Minnesota Power, the Duluth-based utility serving northern Minnesota, has idled four coal-fired generators at its Laskin and Taconite Harbor power plants since September strictly to conserve fuel. Since June, Otter Tail Power has reduced generation at the massive Big Stone coal power plant just across the Minnesota border in Milbank, S.D. Even so, the company says, the plant needs more coal.
Worse shape than last year
The problem, utilities say, is that BNSF trains in many cases take twice as much time as they did in the past to complete the circuit from mines in Wyoming and Montana to Midwest power plants and then back to the mines. The fall season usually is a time when utilities can rebuild coal stockpiles, but that hasn’t been the case at every power plant this year.
“Moving into last winter’s polar vortex, utilities were in better shape than they are this year,” said Al Rudeck, Minnesota Power vice president of strategy and planning. “If you look across the industry, that is a challenge we all face — there is less margin for error.”
The degraded rail service not only compromises the electric supply on the eve of winter, when coal plants are especially needed, it’s driving up prices. On Minnesota’s Iron Range, where electricity is consumed night and day, the mining industry faces as much as $8 million in higher power costs as Minnesota Power purchases more expensive power on the grid, said Craig Pagel, president of the Iron Mining Association of Minnesota.
In September, Minnesota Power’s largest power plant, Boswell Energy Center in Cohasset, Minn., briefly fell to less than 10 days of coal, triggering the utility’s first-ever emergency report to federal officials. The plant has since obtained more coal, and it never ceased operating.
But the Midcontinent Independent System Operator (MISO), which oversees the Midwest power grid, warned the utility this month that shutting down big generators in northern Minnesota and western Wisconsin could result in “load shed.” That’s an industry term for cutting off power to customers. MISO declined to make anyone available to comment.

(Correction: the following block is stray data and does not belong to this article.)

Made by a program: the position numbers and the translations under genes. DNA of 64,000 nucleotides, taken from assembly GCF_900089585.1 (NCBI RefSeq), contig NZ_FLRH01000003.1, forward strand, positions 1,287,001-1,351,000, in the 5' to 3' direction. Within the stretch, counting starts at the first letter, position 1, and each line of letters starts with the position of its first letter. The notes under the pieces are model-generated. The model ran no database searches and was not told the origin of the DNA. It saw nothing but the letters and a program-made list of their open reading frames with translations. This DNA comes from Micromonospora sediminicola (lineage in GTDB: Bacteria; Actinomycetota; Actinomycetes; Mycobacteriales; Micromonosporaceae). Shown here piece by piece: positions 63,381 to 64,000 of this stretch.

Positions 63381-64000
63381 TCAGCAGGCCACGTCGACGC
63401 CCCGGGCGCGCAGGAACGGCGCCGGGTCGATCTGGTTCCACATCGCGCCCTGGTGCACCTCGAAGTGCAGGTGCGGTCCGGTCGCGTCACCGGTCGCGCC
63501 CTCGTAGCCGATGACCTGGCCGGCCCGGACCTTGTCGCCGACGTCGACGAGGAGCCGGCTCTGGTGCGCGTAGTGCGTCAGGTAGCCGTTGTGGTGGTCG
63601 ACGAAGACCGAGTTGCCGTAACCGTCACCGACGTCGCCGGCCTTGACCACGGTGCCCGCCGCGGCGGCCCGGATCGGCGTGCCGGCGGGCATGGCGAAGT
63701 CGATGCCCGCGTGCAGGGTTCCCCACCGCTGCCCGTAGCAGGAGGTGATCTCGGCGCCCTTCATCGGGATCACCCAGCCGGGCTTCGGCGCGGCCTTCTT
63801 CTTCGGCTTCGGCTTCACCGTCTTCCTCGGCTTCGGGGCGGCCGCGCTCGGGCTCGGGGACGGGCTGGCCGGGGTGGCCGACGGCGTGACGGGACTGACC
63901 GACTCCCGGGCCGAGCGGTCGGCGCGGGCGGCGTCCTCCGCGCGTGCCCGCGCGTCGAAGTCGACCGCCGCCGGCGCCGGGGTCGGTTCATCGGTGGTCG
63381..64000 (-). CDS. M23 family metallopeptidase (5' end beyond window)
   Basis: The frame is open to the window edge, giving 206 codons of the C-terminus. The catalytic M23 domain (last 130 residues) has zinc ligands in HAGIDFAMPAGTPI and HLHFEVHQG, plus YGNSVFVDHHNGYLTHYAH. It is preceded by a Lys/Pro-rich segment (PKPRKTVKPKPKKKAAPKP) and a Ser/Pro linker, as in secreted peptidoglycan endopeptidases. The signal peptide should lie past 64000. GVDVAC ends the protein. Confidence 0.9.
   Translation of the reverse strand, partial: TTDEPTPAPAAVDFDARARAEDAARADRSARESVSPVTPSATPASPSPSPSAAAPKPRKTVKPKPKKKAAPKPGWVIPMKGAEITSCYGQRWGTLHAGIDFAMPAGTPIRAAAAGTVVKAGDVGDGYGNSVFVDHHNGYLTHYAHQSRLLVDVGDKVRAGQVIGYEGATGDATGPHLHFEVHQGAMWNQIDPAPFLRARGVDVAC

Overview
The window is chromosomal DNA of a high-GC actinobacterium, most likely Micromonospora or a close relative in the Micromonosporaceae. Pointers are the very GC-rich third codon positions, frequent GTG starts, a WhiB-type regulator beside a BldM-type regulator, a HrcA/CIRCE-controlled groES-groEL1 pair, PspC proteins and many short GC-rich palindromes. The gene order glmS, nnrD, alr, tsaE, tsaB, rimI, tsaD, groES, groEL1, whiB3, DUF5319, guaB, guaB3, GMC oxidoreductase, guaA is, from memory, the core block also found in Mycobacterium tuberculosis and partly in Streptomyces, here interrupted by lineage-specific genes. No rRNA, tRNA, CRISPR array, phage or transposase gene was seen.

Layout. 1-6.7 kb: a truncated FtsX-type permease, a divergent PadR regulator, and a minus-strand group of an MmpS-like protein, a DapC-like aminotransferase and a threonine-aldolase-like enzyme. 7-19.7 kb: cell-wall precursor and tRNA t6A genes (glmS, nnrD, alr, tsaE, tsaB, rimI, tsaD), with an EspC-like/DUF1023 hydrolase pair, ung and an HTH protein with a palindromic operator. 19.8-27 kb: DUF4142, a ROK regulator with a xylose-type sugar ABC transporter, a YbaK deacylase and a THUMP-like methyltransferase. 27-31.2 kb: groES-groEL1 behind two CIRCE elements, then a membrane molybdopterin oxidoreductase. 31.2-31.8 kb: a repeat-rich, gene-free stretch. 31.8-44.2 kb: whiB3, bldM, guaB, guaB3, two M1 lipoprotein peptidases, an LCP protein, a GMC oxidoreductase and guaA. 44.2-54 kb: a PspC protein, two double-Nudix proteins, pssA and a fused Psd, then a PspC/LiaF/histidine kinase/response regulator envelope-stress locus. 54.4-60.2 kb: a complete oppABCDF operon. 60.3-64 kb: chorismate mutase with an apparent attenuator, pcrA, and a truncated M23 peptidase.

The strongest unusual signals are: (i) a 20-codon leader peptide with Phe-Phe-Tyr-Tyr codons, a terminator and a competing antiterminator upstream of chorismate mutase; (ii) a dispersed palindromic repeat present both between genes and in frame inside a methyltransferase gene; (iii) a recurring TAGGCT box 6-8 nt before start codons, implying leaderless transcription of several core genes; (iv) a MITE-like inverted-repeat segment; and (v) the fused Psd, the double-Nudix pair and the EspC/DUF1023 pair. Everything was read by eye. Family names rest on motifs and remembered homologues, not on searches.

Better off, not ‘comfortable’
At Xcel Energy Inc., the state’s largest power company, coal stocks at its giant Sherco power station in Becker, Minn., “are significantly below optimal levels,” said Craig Romer, the utility’s director of fuel supply operations. Xcel, based in Minneapolis with service in eight states, also has lower than normal stocks at two coal power plants in Colorado and two others in Texas, he said.
Romer said Xcel is seeing some improvements in BNSF’s service as the track construction season winds down, “but it is not enough to be comfortable.” Xcel is less reliant on coal than the state’s other major utilities because it has built large plants fueled by natural gas and has an industry-leading amount of wind power.
“We have such a diverse portfolio we are able to backstop a lot of different things when they occur,” he said.
And Xcel isn’t captive to one railroad. The utility’s coal power plants in Burnsville and Oak Park Heights are supplied by Union Pacific Railroad and have normal or above-normal stockpiles, Romer said. At Union Pacific, he said, “they have done a really good job.”
Dairyland Power Cooperative, a La Crosse, Wis.-based wholesale electric supplier in four states, also has seen improvement in coal stockpiles at power plants on the Mississippi River in Alma and Genoa, Wis. But that’s partly because one of the plants was shut down this fall for maintenance.
“We simply want to see a plan for improvement,” John Carr, vice president of strategic planning for Dairyland, said of BNSF’s service. “We have been seeing this essentially limited delivery falling short of our needs for just over a year now, and no signs of improvement.”